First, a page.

COLUMBUS, Ohio – A federal judge on Friday temporarily halted an unprecedented second attempt at lethal injection of an Ohio inmate whose execution was halted this week after he said prison staff painfully hit muscle and bone while trying to access a suitable vein.
U.S. District Judge Gregory Frost issued a temporary restraining order effective for 10 days against the state, preventing a second execution attempt on Romell Broom from going forward as planned Tuesday.
Attorneys for the state consented to the request for a delay from Broom's attorneys, who will argue that the pain Broom experienced during the aborted attempt violates a constitutional ban on cruel and unusual punishment. A hearing is scheduled for Sept. 28 on Broom's attorneys' request for a preliminary injunction against the execution.
Tim Sweeney, an attorney for Broom, also filed an application for a stay with the U.S. Supreme Court on Friday in an attempt to get Broom added to an ongoing federal lawsuit against Ohio's lethal injection process.
Sweeney hopes to achieve clemency for Broom, but failing that, he will argue that his client shouldn't be executed until a new procedure can be put in place that ensures there will be no repeat of Tuesday's failed attempt.
"Waiting to be executed again is anguishing," Broom said in an affidavit filed in federal district court in Columbus. "It is very stressful to think about the fact that the State of Ohio intends to cause me the same physical pain next week."
A central element of Broom's argument rests on statements made by the U.S. Supreme Court when it upheld Kentucky's lethal injection procedure in an April 2008 ruling. The court said that a "hypothetical situation" involving "a series of aborted attempts" at execution "would present a different case," Sweeney said in his federal court filing.
Chief Justice John Roberts suggested at the time that the court will not halt scheduled executions in the future unless "the condemned prisoner establishes that the state's lethal injection protocol creates a demonstrated risk of severe pain."
Broom told his attorneys he was pricked as many as 18 times Tuesday as prison staff tried to find a suitable vein.
Broom was convicted in the 1984 rape and murder of a 14-year-old girl after abducting her at knifepoint while she was walking home from a football game with friends.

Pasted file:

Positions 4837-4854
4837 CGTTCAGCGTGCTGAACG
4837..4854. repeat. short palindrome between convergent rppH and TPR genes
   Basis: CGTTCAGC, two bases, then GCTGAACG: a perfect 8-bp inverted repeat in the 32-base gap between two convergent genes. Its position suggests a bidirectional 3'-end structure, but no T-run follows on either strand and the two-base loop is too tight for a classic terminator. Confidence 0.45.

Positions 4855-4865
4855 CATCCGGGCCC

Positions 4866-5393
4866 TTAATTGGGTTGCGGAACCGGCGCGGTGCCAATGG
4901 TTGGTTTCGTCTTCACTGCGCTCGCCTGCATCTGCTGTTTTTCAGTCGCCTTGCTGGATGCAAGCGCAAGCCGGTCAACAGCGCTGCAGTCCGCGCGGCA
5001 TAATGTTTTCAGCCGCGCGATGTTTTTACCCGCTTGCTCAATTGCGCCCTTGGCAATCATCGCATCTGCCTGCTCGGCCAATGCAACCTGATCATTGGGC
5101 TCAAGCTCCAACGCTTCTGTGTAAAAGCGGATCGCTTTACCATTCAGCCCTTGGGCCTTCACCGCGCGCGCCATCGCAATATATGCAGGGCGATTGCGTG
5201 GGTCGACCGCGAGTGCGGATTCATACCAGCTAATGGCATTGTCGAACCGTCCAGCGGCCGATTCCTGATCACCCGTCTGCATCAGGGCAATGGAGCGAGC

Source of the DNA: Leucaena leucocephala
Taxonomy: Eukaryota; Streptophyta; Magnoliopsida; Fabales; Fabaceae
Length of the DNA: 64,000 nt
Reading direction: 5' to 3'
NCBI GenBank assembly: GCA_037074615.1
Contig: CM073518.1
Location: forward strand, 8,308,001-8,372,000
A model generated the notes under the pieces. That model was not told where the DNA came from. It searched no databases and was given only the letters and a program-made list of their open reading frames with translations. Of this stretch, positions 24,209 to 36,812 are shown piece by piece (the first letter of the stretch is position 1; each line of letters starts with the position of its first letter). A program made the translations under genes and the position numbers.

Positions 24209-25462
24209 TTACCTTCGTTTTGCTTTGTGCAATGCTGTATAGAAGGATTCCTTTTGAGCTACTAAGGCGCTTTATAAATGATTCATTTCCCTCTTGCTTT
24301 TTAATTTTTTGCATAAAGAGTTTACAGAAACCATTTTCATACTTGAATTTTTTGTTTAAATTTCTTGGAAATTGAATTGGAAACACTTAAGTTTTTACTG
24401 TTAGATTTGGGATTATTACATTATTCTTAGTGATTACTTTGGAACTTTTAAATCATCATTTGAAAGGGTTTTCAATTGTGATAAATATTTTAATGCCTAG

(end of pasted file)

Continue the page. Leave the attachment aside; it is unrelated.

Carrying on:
"This is three guys in three years that have had these types of serious problems," said Sweeney, referring to the attempt on Broom and two other executions that were delayed after difficulty finding a suitable vein. "There's a pattern here now in this state."
Broom's case marked the first time an execution in Ohio had to be halted and rescheduled for a later date. In 1947, an electrocution attempt of an inmate in Louisiana failed, and he was returned to death row for nearly a year.
In an affidavit from Broom that was to be submitted as evidence in the federal district court filing, Broom said officials first tried three separate times to access a suitable vein in the middle of both arms.
After the failed six attempts, he said a nurse tried twice to access veins in the left arm.
"She must have hit a muscle because the pain made me scream out loud," Broom said. "The male nurse attempted three times to access veins in my right arm. The first time the male nurse successfully accessed a vein in my right arm. He attempted to insert the IV, but he lost it and blood started to run down my right arm. The female nurse left the room. The correction officer asked her if she was OK. She responded, 'No' and walked out.
"The death squad lead made a statement to the effect that this was hard on everyone and suggested that they take another break."
Officials later tried to find an accessible vein in Broom's feet. During that attempt, Broom said the needle his bone and was very painful.
"I screamed," Broom said in the affidavit.
Gov. Ted Strickland granted a one-week reprieve to Broom on Tuesday, after execution staff struggled for two hours to find a vein that would not collapse when a saline solution was administered.
On Friday, the American Civil Liberties Union of Ohio filed a public records request with the state in an attempt to learn information about the preparation for the first attempt, details about the attempt and information about preparations for the next scheduled attempt. The Ohio Association of Criminal Defense Lawyers sent Strickland a letter Thursday asking him to place a moratorium on Ohio executions given Tuesday's events.
A prisons spokeswoman said Thursday that officials at the Southern Ohio Corrections Facility where Broom is being kept in a cell in the infirmary in preparation for next week's attempt are monitoring how much he's drinking.
Dehydration could make it more difficult to find veins, but the spokeswoman said there's no evidence that's what caused Tuesday's problems.